Don’t worry, this isn’t on political, religious or charitable reasons. The reason is quite simple, I’m blown away at the volume of emails that aren’t getting through to me. Not getting redirected to junk, but literally thrown aside at Microsoft’s’ discretion at any given time without notice given to the server or the (non)recipient. What follows is a long and detailed account of how I came to realise this issue existed, as well as my ultimately futile exploits to resolve the matter. There’s no need to read them all, unless you feel compelled, but I do urge you as one email user to another – if you use hotmail: change supplier for your own sake as well as people trying to contact you.
I have been a hotmail user for as long as I’ve had an email address – and to this day still use the first ever email address as my primary source of web mail – and its a hotmail address. So it genuinely pains me to change things up, but I have completely exhausted all other options. This post is a means to try and explain the problem, my multiple attempts at fixing the issue and Microsoft’s belligerent and arrogant responses to my heart-felt desperation to fix the problem.
I would urge anyone using hotmail addresses (this includes any emails containing the following; @hotmail, @live, @msn, @Microsoft, @outlook or @Skype) to seriously consider moving services across to another provider. Generally speaking, the much better alternative is Google Mail(Gmail) anyway.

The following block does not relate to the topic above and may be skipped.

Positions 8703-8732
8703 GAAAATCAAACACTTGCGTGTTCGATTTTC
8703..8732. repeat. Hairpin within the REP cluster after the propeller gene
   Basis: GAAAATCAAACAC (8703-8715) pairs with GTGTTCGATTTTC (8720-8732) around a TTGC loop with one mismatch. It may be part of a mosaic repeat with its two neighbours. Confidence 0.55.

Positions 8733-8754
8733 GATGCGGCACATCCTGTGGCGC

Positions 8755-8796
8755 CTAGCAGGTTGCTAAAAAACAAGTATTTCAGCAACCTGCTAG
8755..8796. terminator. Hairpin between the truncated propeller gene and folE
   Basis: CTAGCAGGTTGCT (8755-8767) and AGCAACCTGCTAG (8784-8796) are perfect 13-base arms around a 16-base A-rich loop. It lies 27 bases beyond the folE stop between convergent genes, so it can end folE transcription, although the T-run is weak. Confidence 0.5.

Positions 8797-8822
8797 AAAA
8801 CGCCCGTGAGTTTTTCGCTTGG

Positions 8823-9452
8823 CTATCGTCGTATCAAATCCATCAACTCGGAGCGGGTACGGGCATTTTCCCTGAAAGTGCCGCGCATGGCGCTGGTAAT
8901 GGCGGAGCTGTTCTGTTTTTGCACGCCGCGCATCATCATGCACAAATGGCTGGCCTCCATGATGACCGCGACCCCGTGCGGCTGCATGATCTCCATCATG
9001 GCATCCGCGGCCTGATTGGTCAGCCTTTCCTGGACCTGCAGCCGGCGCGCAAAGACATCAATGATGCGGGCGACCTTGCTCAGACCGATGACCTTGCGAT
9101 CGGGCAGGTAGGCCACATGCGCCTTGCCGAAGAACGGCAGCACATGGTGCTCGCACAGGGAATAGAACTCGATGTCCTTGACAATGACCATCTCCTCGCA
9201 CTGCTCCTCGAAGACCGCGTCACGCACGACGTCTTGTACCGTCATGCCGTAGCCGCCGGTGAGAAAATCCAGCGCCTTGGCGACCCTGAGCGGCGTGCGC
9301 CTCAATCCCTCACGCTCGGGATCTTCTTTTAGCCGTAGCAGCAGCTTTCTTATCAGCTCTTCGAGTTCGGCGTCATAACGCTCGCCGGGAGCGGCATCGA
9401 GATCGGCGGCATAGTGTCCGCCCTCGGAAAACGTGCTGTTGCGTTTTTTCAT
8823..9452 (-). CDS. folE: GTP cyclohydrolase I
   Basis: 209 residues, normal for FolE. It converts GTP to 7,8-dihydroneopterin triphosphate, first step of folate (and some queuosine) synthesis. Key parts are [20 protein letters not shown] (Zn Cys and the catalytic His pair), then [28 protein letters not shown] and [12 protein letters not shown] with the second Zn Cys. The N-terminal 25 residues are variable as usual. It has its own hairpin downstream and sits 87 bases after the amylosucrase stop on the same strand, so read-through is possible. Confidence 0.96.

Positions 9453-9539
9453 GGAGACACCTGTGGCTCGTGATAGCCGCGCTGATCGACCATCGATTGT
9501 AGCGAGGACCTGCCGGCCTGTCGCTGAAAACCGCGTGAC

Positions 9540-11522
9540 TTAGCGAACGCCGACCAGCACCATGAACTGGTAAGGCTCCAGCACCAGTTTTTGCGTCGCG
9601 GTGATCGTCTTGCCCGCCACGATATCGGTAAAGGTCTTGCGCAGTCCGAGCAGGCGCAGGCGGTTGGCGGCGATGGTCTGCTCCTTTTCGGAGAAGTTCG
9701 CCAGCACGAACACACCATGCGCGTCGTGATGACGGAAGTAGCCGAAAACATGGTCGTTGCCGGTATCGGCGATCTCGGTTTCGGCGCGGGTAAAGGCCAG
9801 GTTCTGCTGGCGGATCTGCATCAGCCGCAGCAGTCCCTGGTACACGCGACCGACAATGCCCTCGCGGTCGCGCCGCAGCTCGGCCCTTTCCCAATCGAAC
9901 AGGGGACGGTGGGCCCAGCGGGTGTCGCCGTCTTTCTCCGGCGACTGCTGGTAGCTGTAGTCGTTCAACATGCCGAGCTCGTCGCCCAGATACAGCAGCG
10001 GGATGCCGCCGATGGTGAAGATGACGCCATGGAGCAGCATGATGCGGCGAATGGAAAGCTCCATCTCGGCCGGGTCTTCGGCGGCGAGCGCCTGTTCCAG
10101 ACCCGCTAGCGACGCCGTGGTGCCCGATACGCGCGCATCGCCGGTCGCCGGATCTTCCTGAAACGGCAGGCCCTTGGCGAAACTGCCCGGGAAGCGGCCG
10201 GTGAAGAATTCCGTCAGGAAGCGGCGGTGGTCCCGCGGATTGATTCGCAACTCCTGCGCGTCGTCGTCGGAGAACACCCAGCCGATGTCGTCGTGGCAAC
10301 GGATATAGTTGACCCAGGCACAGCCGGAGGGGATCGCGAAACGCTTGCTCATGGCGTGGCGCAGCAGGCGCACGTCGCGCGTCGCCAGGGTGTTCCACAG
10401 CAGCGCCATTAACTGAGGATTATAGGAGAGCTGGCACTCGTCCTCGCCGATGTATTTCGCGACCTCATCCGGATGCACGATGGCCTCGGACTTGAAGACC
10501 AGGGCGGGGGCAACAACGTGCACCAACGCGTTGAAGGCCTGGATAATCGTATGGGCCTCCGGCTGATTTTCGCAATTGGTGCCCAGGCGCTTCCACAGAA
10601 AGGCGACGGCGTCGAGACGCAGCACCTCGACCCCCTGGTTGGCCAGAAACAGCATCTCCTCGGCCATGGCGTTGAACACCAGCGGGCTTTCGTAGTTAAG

The not so simple explanation
The problem of not receiving emails had been present for a very long time. But naturally, as a user of one of the world’s most well-established Webmail softwares, the obvious culprit to missed emails that never arrived was clear – sender error. So over the years that had been my most common assumption towards such occasions…
Eight years and nearly eight successful self-assessment tax returns. I’ll admit, it was a bit of a learning curve to start with. The terminology alone used by the HMRC is a hurdle the size of Everest. The text may as well have been hieroglyphics to any self-respecting new self-employed individual. Gradually, with the help of Google and business friends, over time this got easier to understand. Eventually I had a system in place where each years’ tax return was a doddle. So-to-speak. Paying back the tax, not so much, but at least I knew where I stood with the strange terms coined by the HMRC.
Enter 2017. This year, things needed to change due to the nature, gradual growing success and time availability for my business. I needed to open a business bank account, I needed to register for VAT, go on as a Limited Company and I needed to move my websites to a dedicated server. Lots to do in a short space of time. As it happened, I concluded that all-at-once was impossible – so I staggered the processes to ensure successful implementation.